Ironically, the women who are largely responsible for this transformation never trained to be chefs. Jewels and Jill's culinary education began in their childhood home in Arcadia, California, a place where food mattered a lot but caring for people they loved mattered even more. They recall piling into the family car in their nightgowns so their mother could drive a home-cooked meal to the studio where their father worked the late shift as a sound engineer. As teenagers the sisters found jobs with catering companies—"the school of hard knocks," as Jewels puts it. "We worked for a lot of chefs who yelled and screamed and threw things." She was the first of the pair to be employed as a private chef, and, one day, on location in Florida with her client, overwhelmed and tired and homesick, she reached a breaking point. In tears, she asked her boss if her sister could come out to help, and next thing she knew, Jill was there at the kitchen counter, chef's knife in hand.
In the decade that followed, Jewels and Jill worked separately for a series of high-profile clients. Then, two years ago, Jill had a baby. Six months later, Jewels did, too. It seemed like a sign that they should work together again. Now they share the job of cooking for Jen and her circle, taking turns with the day-to-day work and doubling up for dinner parties.
In their spare time, they also teamed up to write a cookbook, The Family Chef, which was published earlier this year. "People used to always ask us, 'What does Jen eat?'" says Jewels. "We'd reply: 'Healthy, clean food...like we do!' But they'd look at us blankly; they didn't know what that meant. So we figured there's a need for a cookbook like ours."
While the recipes that fill the book's pages are important to Jewels and Jill, for them cooking is as much about the people they feed as the food they create. "Being a family chef is about nurturing," says Jill, "and being a part of a household." And it explains why the talented duo has chosen the relative obscurity of cooking in a home over the power and celebrity that can come with running a restaurant kitchen.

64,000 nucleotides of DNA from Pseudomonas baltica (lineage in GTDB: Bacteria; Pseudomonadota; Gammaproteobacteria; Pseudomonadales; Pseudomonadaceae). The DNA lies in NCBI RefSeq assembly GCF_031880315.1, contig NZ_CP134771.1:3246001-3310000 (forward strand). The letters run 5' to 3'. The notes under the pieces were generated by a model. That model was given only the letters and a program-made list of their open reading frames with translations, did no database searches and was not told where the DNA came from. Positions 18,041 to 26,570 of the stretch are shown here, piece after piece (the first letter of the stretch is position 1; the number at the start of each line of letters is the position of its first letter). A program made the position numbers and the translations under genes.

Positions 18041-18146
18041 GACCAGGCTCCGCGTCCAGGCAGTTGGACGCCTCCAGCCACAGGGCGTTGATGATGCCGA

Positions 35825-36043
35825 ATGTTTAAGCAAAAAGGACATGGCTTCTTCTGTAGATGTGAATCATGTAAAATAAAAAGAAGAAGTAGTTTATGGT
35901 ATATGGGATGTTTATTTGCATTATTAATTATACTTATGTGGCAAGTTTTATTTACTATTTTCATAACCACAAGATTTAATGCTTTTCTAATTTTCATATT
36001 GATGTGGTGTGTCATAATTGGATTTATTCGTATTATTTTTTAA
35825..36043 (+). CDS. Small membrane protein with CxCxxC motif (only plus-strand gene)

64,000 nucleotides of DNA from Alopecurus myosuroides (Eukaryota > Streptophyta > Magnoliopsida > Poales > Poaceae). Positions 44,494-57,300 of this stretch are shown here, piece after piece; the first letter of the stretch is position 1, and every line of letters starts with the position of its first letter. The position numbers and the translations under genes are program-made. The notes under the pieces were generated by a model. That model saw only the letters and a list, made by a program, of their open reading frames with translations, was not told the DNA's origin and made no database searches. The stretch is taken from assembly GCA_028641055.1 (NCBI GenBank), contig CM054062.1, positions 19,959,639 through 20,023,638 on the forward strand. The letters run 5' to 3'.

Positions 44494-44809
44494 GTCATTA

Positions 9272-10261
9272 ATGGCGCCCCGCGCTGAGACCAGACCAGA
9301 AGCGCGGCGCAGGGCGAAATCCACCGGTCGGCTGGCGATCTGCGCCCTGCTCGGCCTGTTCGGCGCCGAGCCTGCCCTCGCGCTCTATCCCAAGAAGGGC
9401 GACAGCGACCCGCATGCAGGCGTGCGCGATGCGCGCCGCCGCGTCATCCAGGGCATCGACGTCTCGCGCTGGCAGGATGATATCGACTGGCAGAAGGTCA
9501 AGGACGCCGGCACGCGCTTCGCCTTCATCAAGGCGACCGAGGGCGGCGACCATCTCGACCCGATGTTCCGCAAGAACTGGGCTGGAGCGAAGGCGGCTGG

"Cooking is such an intimate thing to do for someone," says Jewels, who uses her intuition like a Geiger counter to pick up on her clients' needs. "When you know the people you're cooking for, you can see when they need a boost. There are days when Jen is so busy, she'll put herself on the back burner. I can help her take care of herself."
Over the past few years, the sisters have learned to read Jen's friends just as accurately. Which explains why Jewels is eyeing the crowd like a Secret Service agent as the clear, amethyst-tinted dusk settles over Jen's terrace. "You're hungry!" she says to one guest. "You need to eat!" No arm-twisting required. The velvety guacamole disappears, and soon people are helping themselves to tostadas, chili-rubbed chicken, and mashed yams. Jen's friends call the chefs to the table. Kristin Hahn, Jen's partner in Echo Films, raises her glass to Jewels and Jill. "I want to thank you two," she says, "for infusing your warmth into this food. It doesn't just taste good; it tastes of love."
Jill smiles as Jewels wipes a tear from her eye. "We're so lucky we get to do this," she says. "To cook for people we adore. It's like Christmas every day." She starts to head back toward the kitchen, then turns and delivers one last message to the table. "It's just Mexican food," she calls out. "And you love it, so eat it!"
Get the recipes:
Jewels and Jill's Healthy Festive Menu
We Hear You!